Sporting Soapbox: Man City and Liverpool’s retro kits are all very well...but the numbers don’t add up!
Supporters often hanker after a modern-day take on their favourite team strip from yesteryear but Lancashire Post sports editor Peter Storey reckons it isn’t really the style of shirts we should be focused on but what we are putting on the back of them.
How refreshing was it to see a nod to the past in Sunday’s Community Shield clash between Manchester City and Liverpool?
The Reds were decked out in a kit with a distinctly 1980s flavour of the Graeme Souness and Alan Hansen-era Liverpool.
City went a step further, stepping out at Wembley in a strip bearing no sponsor’s logo and based on the late 60s/early 70s vintage, complete with old-style numerals on their backs.
It isn’t the first time a Manchester club has glanced back to the future – in 2008 Manchester United wore a one-off outfit against City to mark the 50th anniversary of the Munich air disaster at Old Trafford.
It was easily the best strip United have worn since the 1970s, especially when weighed against such ghastly efforts as last season’s Dennis the Menace-inspired combination.
But as much as I enjoy the nostalgia of it all, what I’d far rather see a return to is the numbering of shirts from one to 11.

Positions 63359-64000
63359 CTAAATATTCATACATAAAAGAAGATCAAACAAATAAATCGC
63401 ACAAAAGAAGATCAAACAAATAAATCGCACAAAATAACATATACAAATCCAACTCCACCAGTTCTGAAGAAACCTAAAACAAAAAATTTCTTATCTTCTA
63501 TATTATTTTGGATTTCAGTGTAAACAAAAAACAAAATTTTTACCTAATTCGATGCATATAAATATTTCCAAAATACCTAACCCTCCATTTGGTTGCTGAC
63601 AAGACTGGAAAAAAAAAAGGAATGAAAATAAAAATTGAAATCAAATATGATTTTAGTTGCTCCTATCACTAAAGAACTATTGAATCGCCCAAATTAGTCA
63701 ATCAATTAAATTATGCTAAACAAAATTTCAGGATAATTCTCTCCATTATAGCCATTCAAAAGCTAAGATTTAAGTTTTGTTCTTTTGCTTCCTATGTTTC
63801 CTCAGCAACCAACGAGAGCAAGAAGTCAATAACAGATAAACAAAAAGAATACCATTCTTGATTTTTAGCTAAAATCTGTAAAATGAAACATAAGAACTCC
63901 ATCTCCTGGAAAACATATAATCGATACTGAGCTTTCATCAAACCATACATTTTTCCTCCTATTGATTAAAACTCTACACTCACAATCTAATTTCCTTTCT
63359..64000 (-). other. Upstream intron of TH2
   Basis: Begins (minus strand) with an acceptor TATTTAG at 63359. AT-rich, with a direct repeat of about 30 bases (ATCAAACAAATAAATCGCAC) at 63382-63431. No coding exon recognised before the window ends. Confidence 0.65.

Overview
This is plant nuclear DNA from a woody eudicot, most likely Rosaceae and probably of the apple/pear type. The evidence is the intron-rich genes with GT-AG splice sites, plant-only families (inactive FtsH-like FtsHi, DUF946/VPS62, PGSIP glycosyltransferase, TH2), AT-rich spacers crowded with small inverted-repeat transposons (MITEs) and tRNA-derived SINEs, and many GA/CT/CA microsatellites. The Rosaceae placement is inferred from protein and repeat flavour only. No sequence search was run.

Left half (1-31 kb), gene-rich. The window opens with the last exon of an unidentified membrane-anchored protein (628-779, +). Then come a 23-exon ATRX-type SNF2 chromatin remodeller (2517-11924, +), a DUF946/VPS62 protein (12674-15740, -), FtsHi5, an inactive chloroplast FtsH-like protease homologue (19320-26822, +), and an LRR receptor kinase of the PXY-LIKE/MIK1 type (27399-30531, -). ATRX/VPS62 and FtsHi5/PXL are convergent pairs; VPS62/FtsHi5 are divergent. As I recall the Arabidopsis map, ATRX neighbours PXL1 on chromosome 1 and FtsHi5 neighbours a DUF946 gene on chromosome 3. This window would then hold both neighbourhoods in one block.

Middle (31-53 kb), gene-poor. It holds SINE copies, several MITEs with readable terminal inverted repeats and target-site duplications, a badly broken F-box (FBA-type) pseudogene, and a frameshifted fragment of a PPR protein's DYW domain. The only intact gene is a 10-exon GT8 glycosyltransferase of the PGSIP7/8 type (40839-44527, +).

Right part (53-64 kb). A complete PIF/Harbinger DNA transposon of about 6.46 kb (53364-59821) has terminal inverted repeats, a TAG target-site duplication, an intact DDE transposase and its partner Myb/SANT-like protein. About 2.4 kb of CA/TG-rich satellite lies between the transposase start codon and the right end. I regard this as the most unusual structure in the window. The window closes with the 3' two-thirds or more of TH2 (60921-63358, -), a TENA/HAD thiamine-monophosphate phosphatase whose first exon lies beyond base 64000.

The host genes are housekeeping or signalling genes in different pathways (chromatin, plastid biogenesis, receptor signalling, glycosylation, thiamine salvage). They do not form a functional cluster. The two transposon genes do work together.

Stadium announcers are all very well but when No.12 appeared on the pitch at the start of the second half, you KNEW a substitution had been made. You could even work out who had gone off.
And anyway, who in their right mind thinks having a No.77 or No.49 in the squad is a good idea when you can only have 25 players plus a few home-grown youngsters to choose from?
Okay, I get it. Clubs earn big money from printing names and squad numbers on shirts but if you really want ‘Kane’ or ‘Pogba’ on your back, what does it matter if he has a different number from week to week? George Best is revered as one of United’s greatest No.7s, but I recall him wearing 8, 10 and 11 regularly.
So by all means get ‘‘Martial’ on your replica kit. If he wore various numbers throughout the season, dependent upon which position he played in a match – 11 for on the wing, 9 for through the middle for example – would it make such a difference to the fans?
These days it takes barely minutes to apply heat-treated lettering and numerals to a shirt, so clubs could easily still include players’ names on the back of the first team’s matchday jerseys anytime right up to kick-off on a matchday.
In an age of constant change in the game – from goalline technology, new rules about goalkicks and, of course, the introduction of VAR this season – what a breath of fresh air it would be to see your side run out with the right-back wearing No.2 and the wingers sporting 7 and 11 on their backs.
It’s time we had a little bit of the old to accompany the new in football, and for the FA and the EFL to play the numbers game.